Check American History and you will find that patriotism was defined and consisted of far different practices than occurred following World War Two.
It was President Franklin Delano Roosevelt, an American leader the right maligned when he was in office and continued to malign after his death, who began the practice of singing the Star Spangled Banner at baseball games. This became a practice during the war to instill greater patriotism and love of country during a period of sacrifice.
During World War Two there was a spirit of patriotic unity based on inclusion. There was a task to be performed and by forming a common front and purpose the goal of victory became attainable.
Look what happened following World War Two. The two leaders, one deceased by then, who had been at the helm in the effort to thwart Nazi totalitarianism, Roosevelt and his successor Harry Truman, began to be reviled as disloyal Americans by the same type of intolerable right wing extremists that form today's Tea Party.
Two demagogues joined forces to turn Americans against each other and conquer by division, using the fear of nuclear confrontation amidst a Cold War to insist that conspiracy was afoot in America.
Senator Joseph McCarthy of Wisconsin was a shameless opportunist with strong penchants for power and alcohol, not necessarily in that order. He would stand on the U.S. Senate floor and hold up a piece of paper, insisting that a specified number of Communists were then members of the State Department.
The number continued to change and McCarthy had no answer when alert journalists questioned him about it.
When he ran out of Democrats to malign and President Dwight D. Eisenhower instructed Republicans not to cooperate with his headline hunting McCarthy Committee, he added on the four years of Eisenhower's first administration to the "twenty years of treason" he had earlier attributed to Democrats beginning with FDR's first term in office.
McCarthy ultimately drank himself to death, succumbing in 1957. His was the bitter death of the demagogue ultimately scourged, highlighted by a Senate censure vote against him in 1954 spearheaded by two Republican senators from New England, Margaret Chase Smith of Maine and Ralph Flanders of Vermont.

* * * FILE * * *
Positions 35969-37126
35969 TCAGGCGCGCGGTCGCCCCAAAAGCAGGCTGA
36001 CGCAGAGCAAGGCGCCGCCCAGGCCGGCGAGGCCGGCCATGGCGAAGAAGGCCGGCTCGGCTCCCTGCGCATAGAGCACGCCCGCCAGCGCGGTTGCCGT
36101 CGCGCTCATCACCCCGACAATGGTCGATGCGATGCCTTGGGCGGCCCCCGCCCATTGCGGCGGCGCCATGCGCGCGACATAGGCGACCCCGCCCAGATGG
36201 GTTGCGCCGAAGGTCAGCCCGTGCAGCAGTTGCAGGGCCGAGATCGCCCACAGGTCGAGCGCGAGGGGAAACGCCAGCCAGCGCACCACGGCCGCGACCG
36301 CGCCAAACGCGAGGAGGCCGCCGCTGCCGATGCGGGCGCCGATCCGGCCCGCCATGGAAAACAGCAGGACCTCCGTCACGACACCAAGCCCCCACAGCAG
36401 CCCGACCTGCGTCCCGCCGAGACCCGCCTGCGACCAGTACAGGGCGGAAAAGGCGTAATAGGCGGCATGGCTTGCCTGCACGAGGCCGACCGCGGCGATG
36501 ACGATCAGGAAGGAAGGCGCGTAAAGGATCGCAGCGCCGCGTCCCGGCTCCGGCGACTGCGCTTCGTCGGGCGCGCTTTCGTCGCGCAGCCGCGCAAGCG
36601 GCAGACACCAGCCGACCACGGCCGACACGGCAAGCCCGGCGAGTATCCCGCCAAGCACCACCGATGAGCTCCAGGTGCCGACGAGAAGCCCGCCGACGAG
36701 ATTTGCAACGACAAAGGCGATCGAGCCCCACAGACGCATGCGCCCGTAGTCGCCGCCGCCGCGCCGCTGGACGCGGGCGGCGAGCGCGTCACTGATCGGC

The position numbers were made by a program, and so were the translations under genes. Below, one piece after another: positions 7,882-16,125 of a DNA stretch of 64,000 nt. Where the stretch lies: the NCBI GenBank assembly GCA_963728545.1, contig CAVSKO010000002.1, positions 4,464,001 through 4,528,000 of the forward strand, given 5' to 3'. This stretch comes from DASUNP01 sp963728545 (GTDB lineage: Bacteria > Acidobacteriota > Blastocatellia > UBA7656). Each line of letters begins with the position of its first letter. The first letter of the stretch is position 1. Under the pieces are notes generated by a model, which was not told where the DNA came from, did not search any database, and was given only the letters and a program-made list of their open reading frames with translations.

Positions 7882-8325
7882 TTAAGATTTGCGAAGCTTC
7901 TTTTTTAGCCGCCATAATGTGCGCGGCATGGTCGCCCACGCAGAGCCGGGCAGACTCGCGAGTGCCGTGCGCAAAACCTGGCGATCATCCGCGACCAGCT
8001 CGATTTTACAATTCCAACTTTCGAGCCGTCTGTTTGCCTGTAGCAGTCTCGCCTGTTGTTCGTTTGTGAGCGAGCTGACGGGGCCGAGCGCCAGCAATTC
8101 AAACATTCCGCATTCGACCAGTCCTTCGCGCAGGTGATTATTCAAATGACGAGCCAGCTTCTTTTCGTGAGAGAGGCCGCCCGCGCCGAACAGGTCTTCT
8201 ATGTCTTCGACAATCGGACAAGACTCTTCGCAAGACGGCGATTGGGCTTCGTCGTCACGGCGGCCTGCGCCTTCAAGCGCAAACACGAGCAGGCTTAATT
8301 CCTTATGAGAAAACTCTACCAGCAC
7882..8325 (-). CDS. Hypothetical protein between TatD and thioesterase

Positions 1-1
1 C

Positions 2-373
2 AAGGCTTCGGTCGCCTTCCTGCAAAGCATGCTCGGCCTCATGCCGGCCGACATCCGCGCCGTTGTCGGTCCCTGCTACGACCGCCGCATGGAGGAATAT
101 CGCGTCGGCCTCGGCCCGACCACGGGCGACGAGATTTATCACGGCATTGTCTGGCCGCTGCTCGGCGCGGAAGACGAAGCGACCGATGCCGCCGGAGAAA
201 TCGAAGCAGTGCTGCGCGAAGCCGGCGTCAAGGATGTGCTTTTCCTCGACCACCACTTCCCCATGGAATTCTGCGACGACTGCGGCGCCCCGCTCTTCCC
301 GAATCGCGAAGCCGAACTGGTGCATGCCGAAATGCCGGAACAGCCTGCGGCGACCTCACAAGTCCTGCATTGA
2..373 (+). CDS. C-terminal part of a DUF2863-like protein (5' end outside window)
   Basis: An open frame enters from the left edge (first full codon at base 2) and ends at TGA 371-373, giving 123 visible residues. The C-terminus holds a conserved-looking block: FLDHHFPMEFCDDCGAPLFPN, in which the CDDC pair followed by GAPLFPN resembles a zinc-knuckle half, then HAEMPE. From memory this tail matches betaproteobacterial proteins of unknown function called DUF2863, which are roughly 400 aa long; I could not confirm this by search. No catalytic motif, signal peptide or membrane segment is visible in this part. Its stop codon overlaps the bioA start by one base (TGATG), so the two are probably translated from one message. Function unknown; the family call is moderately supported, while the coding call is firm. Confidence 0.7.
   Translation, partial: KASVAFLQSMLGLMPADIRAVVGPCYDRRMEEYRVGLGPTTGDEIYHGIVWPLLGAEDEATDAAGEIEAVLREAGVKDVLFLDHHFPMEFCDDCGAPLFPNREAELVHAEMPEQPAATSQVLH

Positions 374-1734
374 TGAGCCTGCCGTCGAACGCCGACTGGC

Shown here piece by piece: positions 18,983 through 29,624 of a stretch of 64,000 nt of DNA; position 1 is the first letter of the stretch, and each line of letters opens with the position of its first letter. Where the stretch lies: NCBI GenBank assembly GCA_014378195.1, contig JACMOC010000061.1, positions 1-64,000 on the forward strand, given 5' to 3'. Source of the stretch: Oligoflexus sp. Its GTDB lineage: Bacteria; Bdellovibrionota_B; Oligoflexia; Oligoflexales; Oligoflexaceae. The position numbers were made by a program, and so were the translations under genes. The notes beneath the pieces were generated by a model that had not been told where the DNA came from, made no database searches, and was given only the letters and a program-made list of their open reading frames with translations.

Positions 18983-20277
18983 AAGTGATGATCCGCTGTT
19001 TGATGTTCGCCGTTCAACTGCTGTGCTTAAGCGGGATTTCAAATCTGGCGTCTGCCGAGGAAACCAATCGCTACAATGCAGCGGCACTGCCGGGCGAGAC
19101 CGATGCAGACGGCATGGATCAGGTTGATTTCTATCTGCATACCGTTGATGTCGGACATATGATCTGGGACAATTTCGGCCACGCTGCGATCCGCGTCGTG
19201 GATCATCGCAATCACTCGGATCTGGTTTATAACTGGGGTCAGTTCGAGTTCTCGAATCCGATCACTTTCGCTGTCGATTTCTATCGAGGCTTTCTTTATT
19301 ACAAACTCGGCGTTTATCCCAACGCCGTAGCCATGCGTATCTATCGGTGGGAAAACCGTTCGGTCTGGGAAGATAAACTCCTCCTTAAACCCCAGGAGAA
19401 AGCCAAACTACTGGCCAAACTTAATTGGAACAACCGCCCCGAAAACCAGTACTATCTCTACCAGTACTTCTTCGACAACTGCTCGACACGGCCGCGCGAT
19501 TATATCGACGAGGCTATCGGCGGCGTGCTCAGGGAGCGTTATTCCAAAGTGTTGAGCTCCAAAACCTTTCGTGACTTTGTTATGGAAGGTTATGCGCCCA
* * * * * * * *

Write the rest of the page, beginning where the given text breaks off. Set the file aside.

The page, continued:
McCarthy's opportunistic cohort, who later abandoned him when he became unpopular, was Richard Nixon. Nixon was initially elected to Congress in 1946 in Whittier, the home district where he grew up, by impugning the loyalty of Congressman Jerry Voorhis, an ardent anti-Communist who was at the time a member of the House Un-American Activities Committee.
Hungry for power, Nixon then was elected to the Senate in 1950. Once more mud was in the air as Nixon referred to his opponent, Congresswoman Helen Gahagan Douglas, as "the pink lady."
Nixon, unlike McCarthy, ultimately reached the presidency, but like him destroyed himself through his own treacherous excesses. Watergate brought Nixon down through a sea of turbulent dirty tricks mindful of earlier campaigns in California.
In the sixties when Robert Welch led the John Birch Society, Senator McCarthy became a revered figure who had died a martyr's death at the hands of Communists, fellow travelers, and dupes.
Dwight Eisenhower was referred to in Welch's "historical and analytical" work "The Politician" as a "dedicated and conscious agent of the Communist conspiracy."
So when you see Tea Baggers wrap themselves in the flag and malign those who disagree with them as traitors or spineless dupes who know no better, recall the legacy from which theirs and other movements of the far right developed.